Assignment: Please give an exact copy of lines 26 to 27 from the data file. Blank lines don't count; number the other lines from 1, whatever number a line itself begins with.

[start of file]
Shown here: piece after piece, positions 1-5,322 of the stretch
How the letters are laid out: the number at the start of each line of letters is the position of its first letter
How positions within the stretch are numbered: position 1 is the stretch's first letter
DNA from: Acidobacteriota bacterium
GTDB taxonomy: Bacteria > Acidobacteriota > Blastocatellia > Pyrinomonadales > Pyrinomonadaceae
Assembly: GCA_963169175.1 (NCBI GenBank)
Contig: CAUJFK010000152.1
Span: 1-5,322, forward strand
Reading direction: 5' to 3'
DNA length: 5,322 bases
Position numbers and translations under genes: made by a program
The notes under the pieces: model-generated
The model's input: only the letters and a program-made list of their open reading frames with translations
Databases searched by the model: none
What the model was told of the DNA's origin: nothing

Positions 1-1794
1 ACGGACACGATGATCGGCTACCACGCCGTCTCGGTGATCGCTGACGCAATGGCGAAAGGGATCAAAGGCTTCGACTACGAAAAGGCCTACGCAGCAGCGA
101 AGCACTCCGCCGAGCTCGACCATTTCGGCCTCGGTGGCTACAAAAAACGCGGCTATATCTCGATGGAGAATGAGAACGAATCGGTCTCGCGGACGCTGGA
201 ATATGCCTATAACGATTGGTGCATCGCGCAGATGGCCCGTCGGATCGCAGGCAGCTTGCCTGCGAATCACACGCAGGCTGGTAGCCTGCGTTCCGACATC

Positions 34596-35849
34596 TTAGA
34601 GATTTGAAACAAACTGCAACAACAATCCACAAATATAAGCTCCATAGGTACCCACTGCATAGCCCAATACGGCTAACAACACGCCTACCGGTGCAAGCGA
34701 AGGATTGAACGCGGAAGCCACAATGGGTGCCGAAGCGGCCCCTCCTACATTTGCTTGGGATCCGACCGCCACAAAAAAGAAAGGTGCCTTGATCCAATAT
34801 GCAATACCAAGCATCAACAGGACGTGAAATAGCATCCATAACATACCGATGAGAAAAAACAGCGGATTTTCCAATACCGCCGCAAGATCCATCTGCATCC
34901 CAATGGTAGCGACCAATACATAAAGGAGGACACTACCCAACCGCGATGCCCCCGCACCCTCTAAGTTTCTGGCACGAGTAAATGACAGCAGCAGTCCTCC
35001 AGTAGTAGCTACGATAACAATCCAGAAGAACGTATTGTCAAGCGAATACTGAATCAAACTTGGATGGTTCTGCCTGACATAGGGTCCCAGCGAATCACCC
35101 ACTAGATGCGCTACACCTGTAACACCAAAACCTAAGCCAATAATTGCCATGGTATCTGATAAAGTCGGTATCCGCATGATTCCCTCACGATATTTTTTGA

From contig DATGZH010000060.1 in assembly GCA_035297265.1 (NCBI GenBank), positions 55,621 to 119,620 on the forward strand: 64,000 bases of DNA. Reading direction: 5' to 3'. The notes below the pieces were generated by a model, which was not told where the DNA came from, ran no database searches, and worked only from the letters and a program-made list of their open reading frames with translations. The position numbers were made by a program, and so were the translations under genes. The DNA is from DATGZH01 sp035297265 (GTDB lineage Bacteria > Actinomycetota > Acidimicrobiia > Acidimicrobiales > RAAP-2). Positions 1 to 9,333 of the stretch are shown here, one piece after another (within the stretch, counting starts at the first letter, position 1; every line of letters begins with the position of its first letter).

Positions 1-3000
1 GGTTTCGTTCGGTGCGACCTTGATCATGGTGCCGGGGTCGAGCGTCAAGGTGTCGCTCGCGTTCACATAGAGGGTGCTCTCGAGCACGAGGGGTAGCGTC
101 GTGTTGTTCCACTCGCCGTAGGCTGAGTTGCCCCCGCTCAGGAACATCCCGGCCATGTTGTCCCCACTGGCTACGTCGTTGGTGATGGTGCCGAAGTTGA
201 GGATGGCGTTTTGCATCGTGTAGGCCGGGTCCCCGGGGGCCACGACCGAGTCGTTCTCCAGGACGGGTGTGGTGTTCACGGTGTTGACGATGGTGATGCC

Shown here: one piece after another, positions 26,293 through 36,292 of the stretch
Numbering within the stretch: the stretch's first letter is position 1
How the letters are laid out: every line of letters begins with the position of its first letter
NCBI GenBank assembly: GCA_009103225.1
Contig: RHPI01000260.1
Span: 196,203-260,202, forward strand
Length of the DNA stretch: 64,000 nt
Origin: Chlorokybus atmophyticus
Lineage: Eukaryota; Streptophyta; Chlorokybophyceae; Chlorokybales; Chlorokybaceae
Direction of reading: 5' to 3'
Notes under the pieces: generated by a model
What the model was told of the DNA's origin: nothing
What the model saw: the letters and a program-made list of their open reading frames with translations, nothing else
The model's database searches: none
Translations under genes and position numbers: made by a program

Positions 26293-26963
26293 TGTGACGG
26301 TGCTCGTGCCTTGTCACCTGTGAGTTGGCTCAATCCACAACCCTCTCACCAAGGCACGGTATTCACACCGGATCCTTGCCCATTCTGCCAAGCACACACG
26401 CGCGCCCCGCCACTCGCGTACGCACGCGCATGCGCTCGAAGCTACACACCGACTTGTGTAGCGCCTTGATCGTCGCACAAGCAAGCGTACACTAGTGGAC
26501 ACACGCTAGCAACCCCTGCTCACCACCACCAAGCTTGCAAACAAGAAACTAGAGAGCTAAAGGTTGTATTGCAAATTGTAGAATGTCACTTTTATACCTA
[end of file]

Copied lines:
35001 AGTAGTAGCTACGATAACAATCCAGAAGAACGTATTGTCAAGCGAATACTGAATCAAACTTGGATGGTTCTGCCTGACATAGGGTCCCAGCGAATCACCC
35101 ACTAGATGCGCTACACCTGTAACACCAAAACCTAAGCCAATAATTGCCATGGTATCTGATAAAGTCGGTATCCGCATGATTCCCTCACGATATTTTTTGA